Topic 1: Support Tools and Environments

Global Chair: Michael Gerndt, Technical University of Munich, Germany

Local Chair: Mariusz Sterzel, Academic Computer Centre Cyfronet AGH, Krakow, Poland

 

Despite an impressive body of research, parallel and distributed programming remains a complex task prone to subtle software issues that can affect both the correctness and the performance of the application. This topic focuses on tools and techniques to help tackling that complexity. We solicit contributions on tools and environments that address any of the many challenges of parallel and distributed programming related to programmability, portability, correctness, reliability, scalability, efficiency, performance and energy consumption.

This topic aims to bring together tool designers, developers, and users to share their concerns, ideas, solutions, and products for a wide range of parallel platforms. We particularly value contributions with solid theoretical foundations and with strong experimental validations on production-level parallel and distributed systems. We encourage submissions that detail novel program development tools and environments that address the expected complexity of exascale systems.

Focus

  • Debugging and correctness tools
  • Hybrid shared memory and message passing tools
  • Instrumentation and monitoring tools and techniques
  • Program development tools
  • Programming environments, interoperable tool environments
  • Integration of tools, compilers and operating systems
  • Performance and reliability analysis (manual and automatic)
  • Energy efficiency and savings tools
  • Performance and code structure visualization
  • Testing and analysis tools
  • Computational steering
  • Tool infrastructure and scalability
  • Tool evaluations and comparisons in production environments
  • Tools for extreme-scale systems
  • Tools for code modernization
  • Tools for homogeneous and heterogeneous multi/many-core processors
  • Tools and environments for clusters, clouds, and grids
  • Autotuning techniques and tools
  • Tool success stories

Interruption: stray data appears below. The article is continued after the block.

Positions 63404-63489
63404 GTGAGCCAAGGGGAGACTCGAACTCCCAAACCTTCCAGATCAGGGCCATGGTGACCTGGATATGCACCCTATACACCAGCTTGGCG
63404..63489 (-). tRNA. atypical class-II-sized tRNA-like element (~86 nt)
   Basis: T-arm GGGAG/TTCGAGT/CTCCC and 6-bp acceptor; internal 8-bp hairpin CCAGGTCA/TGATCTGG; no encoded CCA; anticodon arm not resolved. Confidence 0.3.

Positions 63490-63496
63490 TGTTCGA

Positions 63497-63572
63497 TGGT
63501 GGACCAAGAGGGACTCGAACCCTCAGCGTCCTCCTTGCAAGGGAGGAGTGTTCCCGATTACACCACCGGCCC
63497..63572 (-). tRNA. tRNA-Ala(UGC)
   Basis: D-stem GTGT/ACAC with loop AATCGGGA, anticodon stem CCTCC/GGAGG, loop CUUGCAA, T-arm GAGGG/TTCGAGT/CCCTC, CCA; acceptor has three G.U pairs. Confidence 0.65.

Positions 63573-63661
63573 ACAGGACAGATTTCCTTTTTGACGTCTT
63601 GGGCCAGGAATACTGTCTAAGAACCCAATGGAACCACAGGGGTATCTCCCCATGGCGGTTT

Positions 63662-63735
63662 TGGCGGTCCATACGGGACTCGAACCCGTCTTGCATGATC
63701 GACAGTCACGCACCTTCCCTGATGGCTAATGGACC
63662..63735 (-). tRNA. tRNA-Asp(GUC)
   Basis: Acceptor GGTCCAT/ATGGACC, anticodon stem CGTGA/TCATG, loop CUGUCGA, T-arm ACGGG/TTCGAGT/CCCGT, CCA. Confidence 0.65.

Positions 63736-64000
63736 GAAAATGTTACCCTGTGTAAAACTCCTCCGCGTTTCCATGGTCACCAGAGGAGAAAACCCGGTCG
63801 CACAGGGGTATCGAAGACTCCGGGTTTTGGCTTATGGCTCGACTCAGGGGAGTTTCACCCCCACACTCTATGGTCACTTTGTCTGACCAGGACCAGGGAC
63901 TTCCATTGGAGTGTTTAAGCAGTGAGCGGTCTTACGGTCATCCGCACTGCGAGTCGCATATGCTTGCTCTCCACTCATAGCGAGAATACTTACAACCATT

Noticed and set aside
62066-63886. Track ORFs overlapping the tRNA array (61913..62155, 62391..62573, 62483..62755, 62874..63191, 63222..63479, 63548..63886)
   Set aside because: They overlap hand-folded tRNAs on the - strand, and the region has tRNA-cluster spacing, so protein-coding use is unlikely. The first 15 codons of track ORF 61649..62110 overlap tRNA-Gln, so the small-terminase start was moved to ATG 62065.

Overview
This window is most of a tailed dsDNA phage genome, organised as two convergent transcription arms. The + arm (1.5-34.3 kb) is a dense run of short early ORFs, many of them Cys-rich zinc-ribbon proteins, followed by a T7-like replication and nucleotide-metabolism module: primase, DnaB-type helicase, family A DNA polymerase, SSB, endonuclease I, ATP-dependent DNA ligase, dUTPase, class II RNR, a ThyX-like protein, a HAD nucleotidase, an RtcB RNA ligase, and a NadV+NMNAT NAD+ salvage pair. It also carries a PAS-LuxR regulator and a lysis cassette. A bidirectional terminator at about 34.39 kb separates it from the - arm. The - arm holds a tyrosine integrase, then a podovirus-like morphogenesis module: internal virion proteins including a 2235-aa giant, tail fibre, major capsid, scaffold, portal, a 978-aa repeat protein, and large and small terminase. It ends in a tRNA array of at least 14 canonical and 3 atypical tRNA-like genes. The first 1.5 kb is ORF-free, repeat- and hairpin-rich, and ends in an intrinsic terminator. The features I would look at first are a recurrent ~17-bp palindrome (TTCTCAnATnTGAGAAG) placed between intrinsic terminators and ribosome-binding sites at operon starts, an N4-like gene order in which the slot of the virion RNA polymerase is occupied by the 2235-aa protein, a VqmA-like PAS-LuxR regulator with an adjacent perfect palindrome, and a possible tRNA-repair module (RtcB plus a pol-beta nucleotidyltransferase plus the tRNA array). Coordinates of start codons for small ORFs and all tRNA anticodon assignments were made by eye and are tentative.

Topic 2: Performance and Power Modeling, Prediction and Evaluation

Global Chair: Arnaud Legrand, Univ. Grenoble Alpes, Inria, CNRS, France

Local Chair: Ariel Oleksiak, Poznan Supercomputing and Networking Center, Poland

 

In recent years, a range of novel methods and tools have been developed for the evaluation, design, and modeling of parallel and distributed systems and applications. At the same time, the term ‘performance’ has broadened to also include scalability and energy efficiency, and touching reliability and robustness in addition to the classic resource-oriented notions. The aim of this topic is to gather researchers working on different aspects of performance modeling, evaluation, and prediction, be it for systems or for applications running on the whole range of parallel and distributed systems (multi-core and heterogeneous architectures, HPC systems, grid and cloud contexts etc.). Authors are invited to submit novel research in all areas of performance modeling, prediction and evaluation, and to help bring together current theory and practice.

Focus

  • Design of experiments, reproducible experiments
  • Novel techniques and tools for performance measurement, evaluation, and prediction
  • Advanced simulation techniques and tools
  • Measurements, benchmarking, and tracing
  • Workload modeling
  • Performance-driven code optimization
  • Verification and validation of performance models
  • Performance visualization
  • Power consumption modeling and prediction
  • Performance modeling and simulation of emerging exascale systems

Topic 3: Scheduling and Load Balancing

Global Chair: Sascha Hunold, Technical University Wien, Austria

Local Chair: Joanna Berlinska, Adam Mickiewicz University, Poznan, Poland

 

New computing systems offer the opportunity to reduce the response times and the energy consumption of the applications by exploiting the levels of parallelism. Heterogeneity and complexity are the main characteristics of modern architectures. Thereby, the optimal exploitation of modern platforms is challenging. Scheduling and load balancing techniques are key instruments to achieve higher performance, lower energy consumption, reduced resource usage, and real-time properties of applications.